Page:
Prerequisites: Upper Division Status and ED 359.

ED 465. Social Curriculum & Class Mgmt. (3 Credits)

This course introduces theoretical perspectives as students examine practices beyond those based only on traditional behavioral/learning theory. Students consider and study multiple factors (content, context, and pedagogical issues including planning, assessment, instructional strategies, motivation, management, time and materials) influencing teaching/learning and curriculum development in Early Childhood Education. Emphasis is placed on applying social cognitive theory to promote deeper understanding and student-centered learning. This course provides the necessary background for developing and teaching integrated Social Studies thematic projects. Students also develop a personal theory of building classroom community as a synthesis activity to reflect on personal beliefs and understandings about teaching and learning.

Prerequisite: None

ED 466. Health, Safety, and Fitness for the Young Child. (2 Credits)

This course presents the integration of health, wellness, safety, nutrition, and fitness for children within early childhood settings. Students will explore curriculum, resources, and instructional strategies to teach young children about health, safety, and fitness. Additionally, students will learn to prepare and maintain safe and healthy early childhood environments. Students will complete a service project that promotes wellness for young children.

Prerequisite: Upper Division Status.

ED 468. Sign Language for the Special Educator. (3 Credits)

This course will provide communication and learning methods for exceptional children with an emphasis on multi-sensory learning. Exceptional children may require innovative techniques to help them communicate with others and learn developmental skills. Educators who work with exceptional children are often challenged to communicate with them. American Sign Language will be introduced as a means to develop communication and understanding between children and their families as well as between children and educators.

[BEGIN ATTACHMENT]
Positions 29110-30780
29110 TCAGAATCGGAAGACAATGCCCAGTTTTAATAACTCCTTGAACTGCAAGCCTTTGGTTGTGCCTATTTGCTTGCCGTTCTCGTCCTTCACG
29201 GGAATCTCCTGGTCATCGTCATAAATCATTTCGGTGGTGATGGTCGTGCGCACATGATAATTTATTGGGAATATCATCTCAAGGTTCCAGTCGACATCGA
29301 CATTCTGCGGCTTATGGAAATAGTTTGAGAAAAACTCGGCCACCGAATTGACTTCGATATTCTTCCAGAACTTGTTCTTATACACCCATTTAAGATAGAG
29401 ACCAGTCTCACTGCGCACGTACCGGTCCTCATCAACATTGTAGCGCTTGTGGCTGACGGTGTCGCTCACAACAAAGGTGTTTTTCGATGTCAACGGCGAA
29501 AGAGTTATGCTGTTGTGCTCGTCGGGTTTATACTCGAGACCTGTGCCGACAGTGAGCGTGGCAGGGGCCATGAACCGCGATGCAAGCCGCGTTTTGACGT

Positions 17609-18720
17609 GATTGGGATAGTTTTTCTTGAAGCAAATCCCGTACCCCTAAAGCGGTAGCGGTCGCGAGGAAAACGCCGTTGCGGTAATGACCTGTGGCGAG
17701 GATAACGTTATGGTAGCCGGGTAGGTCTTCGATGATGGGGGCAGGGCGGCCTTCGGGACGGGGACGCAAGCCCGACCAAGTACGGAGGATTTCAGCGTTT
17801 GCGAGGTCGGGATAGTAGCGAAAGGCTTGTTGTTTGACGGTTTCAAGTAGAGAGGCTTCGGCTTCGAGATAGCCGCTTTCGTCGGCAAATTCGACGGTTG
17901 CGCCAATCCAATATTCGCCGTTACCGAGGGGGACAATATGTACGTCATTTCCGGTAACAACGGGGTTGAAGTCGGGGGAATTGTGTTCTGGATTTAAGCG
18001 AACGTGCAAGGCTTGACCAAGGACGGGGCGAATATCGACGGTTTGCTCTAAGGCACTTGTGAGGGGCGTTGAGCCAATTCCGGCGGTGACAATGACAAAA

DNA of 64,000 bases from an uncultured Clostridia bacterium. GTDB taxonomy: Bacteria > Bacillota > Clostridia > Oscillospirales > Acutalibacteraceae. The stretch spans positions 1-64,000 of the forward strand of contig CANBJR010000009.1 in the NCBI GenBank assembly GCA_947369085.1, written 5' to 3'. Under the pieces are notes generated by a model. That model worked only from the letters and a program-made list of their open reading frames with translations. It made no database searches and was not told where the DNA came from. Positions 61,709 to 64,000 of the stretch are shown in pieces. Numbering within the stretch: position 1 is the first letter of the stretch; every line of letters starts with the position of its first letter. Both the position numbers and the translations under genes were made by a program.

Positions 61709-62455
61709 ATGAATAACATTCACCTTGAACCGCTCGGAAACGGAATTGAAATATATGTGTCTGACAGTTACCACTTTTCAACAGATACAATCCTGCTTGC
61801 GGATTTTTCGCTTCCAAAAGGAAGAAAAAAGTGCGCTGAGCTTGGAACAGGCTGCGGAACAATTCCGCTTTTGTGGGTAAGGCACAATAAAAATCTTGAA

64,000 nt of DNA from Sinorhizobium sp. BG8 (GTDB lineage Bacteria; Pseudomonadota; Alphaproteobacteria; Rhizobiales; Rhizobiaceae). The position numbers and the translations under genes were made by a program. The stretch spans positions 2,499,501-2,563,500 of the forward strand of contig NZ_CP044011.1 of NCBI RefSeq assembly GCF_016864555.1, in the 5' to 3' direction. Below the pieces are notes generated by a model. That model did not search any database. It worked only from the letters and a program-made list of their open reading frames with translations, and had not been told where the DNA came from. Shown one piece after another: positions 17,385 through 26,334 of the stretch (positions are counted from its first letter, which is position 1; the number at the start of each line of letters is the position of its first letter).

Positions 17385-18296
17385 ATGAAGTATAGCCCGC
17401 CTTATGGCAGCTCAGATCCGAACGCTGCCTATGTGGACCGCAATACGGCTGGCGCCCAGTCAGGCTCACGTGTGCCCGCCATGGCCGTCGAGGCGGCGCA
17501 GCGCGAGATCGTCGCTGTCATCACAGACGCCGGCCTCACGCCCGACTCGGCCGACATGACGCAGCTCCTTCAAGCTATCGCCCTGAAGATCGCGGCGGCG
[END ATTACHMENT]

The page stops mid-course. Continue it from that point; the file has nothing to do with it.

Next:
Prerequisite: None

ED 469. Strategy Integration for Autism Spectrum Disorders. (3 Credits)

Student Teaching--Secondary provides one of two culminating clinical experiences for students who will receive a teaching license for secondary education. Students will enroll concurrently in ED 422. Note – edTPA may be completed during this course.

Prerequisites: Upper Division Status and completion of UDS education courses and assessments.

ED 471. STUDENT TEACH-SECOND. (8 Credits)

ED 472. STUDENT TEACH-SECOND. (6 Credits)

ED 473. STUDENT TEACH-MIDDLE. (4 Credits)

ED 474. Student Teaching Secondary. (6 Credits)

provides one of two culminating clinical experiences for students who will receive a teaching license for secondary education. Students will enroll concurrently. ED 422. 6 credits.

Prerequisites: Upper Division Status and completion of all 300 level education courses.

ED 475. Adaptive Phys Educ. (3 Credits)

includes the study of those conditions and unique needs of the special needs child in the physical education environment. This course provides the student with knowledge of specific disabilities and impairments as they relate to a physical education and recreational setting. Concepts of inclusion and least restricted environments are presented. Teaching techniques, progressions and program modifications are reviewed for various environmental situations. This course works in conjunction with ED 486. 3 credits.

Prerequisites: ED 230.

ED 476. Curr/Methods-Health Education. (3 Credits)

introduces the student to general principles and methods of teaching health education. Emphasis will be placed upon pedagogy, application of appropriate materials, teaching aids, and evaluating effective health resources. 3 credits.

Prerequisite: Upper Division Status.

ED 477. Practicum in Adaptive Ed. (1 Credit)

The Practicum in Adaptive Education provides the opportunity to relate theory to practice in the field of special education. This clinical field experience fulfills the licensing requirement for the Adaptive Education Minor.

Prerequisite: None

ED 478. Preschool Practicum. (3 Credits)

Preschool Practicum provides the early childhood education candidate with an opportunity to relate theory to practice in a preschool setting. Students will consider and reflect upon a variety of topics related to professionalism, developmentally appropriate practice, communication, instructional planning and strategies, differentiation for diverse learners, and assessment strategies as they complete pre-student teaching requirements. The practicum placement will be made in a childcare center or school-based preschool setting. Must be taken the semester prior to student teaching.

Prerequisite: Upper Division Status.

ED 479. Assessment Strategies for Diverse Learners. (3 Credits)